Another way to look at this enigmatic phrase is to see it as a sequence: one, two, but not a third; therefore, a divinely limited amount of time under which Gentile kingdoms persecute God's people. God, in the book of Daniel, is in complete control (cf. vv. 4,6,11,12,18,22,25,26,27)!



This shows the contrast. Gentile empires and their arrogant rulers are under God's control and guidance (cf. 2:21). As there was a stark contrast between Daniel's vision of the four beasts and their destructive power (cf. 7:1-8) with the calmness and dignity of the heavenly court (cf. 7:9-14), the same chaos/calm is found here.

▣ "the court" This is the court described in vv. 9-12,13-14,18,22,27.

▣ "his dominion will be taken away, annihilated and destroyed forever" The first VERB (BDB 1105) is a Haphel IMPERFECT and the next two (BDB 1116 and 1078) are Haphel INFINITIVES. This deals with the ultimate judgment and complete destruction of all powers that are opposed to God! There is both temporal judgment and eschatological judgment. Verses like this are what causes some to assert the annihilation of the wicked (cf. Edward Fudge, The Fire That Consumes: A Biblical and Historical Study of the Doctrine of Final Punishment), but Dan. 12:2 specifically mentions two eternal destinies (cf. Matt. 25:46).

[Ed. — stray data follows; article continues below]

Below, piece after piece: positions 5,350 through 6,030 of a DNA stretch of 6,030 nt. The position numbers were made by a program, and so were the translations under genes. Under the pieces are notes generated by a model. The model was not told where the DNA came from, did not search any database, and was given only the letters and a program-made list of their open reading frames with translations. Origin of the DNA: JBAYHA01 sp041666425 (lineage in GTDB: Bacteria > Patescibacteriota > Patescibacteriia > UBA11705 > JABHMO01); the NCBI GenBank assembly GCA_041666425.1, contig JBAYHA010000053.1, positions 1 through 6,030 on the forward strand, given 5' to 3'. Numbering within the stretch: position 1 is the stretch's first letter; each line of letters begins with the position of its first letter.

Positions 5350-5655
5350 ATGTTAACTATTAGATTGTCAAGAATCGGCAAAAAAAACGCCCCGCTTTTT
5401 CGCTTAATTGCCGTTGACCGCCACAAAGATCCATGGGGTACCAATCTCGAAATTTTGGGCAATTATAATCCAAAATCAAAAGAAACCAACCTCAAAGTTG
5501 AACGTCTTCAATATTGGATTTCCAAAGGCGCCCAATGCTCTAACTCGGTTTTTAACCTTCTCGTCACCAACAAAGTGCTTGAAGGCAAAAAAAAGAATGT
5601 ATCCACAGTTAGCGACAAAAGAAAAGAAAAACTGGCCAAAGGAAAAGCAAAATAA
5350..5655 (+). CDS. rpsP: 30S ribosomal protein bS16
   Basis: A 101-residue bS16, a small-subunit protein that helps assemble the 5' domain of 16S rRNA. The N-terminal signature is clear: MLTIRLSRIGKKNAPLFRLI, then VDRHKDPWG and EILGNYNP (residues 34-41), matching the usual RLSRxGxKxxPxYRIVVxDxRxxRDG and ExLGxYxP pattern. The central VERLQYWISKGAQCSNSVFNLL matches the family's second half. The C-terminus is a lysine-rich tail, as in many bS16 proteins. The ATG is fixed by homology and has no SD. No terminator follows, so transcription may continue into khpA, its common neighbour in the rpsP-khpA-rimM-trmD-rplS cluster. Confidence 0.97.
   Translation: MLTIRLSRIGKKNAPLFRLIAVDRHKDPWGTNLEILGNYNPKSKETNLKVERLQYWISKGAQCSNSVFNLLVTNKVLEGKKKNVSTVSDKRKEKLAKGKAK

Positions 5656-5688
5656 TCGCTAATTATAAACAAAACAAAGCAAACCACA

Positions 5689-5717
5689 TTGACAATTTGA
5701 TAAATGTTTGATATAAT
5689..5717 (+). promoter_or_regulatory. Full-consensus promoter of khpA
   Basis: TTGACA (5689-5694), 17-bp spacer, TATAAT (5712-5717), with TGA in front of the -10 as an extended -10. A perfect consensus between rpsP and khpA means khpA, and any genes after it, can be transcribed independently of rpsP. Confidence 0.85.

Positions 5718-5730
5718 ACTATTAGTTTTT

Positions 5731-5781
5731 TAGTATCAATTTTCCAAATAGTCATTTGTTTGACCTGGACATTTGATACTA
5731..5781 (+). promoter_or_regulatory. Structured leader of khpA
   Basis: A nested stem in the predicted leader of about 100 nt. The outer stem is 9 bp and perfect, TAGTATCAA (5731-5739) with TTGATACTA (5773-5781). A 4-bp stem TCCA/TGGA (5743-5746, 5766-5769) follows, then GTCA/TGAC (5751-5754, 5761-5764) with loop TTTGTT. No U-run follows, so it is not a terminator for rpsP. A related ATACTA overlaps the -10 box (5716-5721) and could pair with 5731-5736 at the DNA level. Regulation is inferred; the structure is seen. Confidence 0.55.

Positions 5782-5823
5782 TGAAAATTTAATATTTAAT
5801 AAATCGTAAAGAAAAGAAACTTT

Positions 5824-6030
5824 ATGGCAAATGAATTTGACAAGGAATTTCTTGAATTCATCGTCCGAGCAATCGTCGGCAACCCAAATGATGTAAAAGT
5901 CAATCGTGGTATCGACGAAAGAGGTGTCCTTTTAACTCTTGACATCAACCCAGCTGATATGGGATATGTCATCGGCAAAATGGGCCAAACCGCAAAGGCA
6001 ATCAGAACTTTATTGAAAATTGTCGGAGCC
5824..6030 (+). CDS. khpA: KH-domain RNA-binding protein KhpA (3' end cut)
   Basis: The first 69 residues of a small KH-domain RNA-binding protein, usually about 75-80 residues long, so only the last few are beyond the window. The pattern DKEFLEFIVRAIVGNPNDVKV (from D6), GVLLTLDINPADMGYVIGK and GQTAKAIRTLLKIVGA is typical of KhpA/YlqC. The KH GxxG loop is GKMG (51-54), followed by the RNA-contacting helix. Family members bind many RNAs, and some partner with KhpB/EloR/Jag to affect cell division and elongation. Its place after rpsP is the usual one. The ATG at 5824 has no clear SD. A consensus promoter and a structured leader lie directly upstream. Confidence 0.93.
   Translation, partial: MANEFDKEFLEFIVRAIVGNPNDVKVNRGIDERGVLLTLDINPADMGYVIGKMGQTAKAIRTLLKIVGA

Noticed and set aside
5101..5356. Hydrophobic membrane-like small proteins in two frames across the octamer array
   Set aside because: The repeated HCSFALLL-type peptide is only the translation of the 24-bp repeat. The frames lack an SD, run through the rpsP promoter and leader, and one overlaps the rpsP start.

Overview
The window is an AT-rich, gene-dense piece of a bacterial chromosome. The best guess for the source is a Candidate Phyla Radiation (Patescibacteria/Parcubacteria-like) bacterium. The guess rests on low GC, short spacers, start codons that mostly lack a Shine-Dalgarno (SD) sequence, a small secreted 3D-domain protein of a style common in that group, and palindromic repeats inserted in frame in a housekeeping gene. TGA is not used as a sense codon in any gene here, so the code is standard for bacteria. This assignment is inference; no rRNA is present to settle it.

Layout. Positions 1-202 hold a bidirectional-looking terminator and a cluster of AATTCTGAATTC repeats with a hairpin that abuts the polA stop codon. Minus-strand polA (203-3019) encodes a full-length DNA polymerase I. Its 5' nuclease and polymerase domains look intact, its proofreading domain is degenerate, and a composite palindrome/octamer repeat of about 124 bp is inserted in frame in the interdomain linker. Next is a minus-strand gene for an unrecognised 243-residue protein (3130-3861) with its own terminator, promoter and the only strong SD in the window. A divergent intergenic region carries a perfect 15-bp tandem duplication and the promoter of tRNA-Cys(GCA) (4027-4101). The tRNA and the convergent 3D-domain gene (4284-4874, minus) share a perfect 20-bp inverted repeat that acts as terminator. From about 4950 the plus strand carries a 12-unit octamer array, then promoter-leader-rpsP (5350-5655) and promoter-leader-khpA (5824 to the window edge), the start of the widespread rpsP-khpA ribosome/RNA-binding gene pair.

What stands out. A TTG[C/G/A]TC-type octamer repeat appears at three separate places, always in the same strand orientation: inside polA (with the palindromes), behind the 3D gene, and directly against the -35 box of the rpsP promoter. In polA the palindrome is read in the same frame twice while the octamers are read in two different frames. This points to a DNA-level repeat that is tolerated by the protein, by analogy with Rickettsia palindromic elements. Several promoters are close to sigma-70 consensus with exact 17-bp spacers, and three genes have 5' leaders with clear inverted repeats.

7:27 "all the kingdoms under the whole heaven" This sounds very much like Rev. 11:15b.

NASB"will be given to the people of the saints of the Highest One"
NKJV"shall be given to the people,
"the saints of the Most High"

The VERB (BDB 1095) is a Piel PERFECT.

This shows the two ways this phrase is understood (cf. a similar Hebrew phrase in 8:24). The NKJV and TEV translations make "people" and "saints" parallel (appositional). If the NASB is followed then angels seem to be the referent of "holy ones" or "saints" in this verse, which would relate it to the national angels of Deut. 32:8, in this case, to Michael and Gabriel and other angels (cf. Dan. 10) that serve God and His people. Some commentators even see "Son of Man" in v. 13 as referring to these same angels. Daniel, as all apocalyptic literature, pictures angels as intimately involved with God's dealings with humanity.